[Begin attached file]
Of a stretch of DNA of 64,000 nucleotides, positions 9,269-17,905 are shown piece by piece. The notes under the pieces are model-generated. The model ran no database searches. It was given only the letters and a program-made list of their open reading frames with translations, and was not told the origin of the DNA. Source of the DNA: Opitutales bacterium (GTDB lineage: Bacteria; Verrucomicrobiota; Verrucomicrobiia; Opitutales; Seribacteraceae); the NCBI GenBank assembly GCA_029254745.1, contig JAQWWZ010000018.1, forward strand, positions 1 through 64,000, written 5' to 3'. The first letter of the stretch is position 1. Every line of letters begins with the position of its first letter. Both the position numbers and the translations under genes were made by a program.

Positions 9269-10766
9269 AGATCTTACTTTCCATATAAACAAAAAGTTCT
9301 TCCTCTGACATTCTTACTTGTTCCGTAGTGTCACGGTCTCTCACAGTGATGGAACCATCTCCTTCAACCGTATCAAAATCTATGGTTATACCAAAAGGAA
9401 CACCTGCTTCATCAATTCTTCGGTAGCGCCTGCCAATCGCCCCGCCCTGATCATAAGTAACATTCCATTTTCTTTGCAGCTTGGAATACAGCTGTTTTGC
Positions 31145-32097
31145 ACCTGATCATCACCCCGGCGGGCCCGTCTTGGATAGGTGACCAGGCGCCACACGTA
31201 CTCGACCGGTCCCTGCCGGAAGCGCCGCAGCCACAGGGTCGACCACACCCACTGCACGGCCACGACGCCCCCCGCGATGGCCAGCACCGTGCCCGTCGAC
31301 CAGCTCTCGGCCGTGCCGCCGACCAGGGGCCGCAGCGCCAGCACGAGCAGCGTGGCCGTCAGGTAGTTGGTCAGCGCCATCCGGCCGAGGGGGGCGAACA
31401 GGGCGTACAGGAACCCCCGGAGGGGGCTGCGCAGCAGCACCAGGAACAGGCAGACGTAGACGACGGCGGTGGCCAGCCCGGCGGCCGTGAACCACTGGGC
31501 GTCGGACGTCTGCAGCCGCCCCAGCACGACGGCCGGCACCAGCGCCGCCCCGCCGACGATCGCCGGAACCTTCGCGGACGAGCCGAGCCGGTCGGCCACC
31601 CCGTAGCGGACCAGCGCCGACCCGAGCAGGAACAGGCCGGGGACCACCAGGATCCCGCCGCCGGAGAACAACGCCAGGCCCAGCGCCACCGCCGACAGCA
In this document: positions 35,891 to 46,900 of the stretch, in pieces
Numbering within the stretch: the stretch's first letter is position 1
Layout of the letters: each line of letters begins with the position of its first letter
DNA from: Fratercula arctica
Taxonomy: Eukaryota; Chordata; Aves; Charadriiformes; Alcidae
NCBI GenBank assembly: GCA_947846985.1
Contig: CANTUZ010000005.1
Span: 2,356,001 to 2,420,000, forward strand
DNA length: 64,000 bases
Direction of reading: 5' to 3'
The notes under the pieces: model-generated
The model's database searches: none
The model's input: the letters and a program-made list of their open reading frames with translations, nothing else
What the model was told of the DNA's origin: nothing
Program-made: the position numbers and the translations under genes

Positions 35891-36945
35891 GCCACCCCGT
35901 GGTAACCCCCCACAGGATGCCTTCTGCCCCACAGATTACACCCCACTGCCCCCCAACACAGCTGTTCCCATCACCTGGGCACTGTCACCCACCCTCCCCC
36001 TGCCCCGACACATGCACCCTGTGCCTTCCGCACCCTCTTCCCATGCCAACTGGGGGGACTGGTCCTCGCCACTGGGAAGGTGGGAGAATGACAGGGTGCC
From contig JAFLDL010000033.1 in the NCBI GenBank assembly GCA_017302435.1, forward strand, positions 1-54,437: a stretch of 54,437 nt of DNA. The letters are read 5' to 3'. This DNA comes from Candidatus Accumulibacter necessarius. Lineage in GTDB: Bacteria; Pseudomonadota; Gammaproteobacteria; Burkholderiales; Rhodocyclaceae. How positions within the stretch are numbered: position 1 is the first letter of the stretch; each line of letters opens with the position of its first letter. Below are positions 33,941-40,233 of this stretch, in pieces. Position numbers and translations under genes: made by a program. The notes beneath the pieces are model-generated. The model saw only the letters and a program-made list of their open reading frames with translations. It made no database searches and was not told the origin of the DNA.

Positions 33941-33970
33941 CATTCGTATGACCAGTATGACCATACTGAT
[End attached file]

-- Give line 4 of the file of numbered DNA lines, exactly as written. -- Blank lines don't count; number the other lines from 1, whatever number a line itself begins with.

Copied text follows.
9301 TCCTCTGACATTCTTACTTGTTCCGTAGTGTCACGGTCTCTCACAGTGATGGAACCATCTCCTTCAACCGTATCAAAATCTATGGTTATACCAAAAGGAA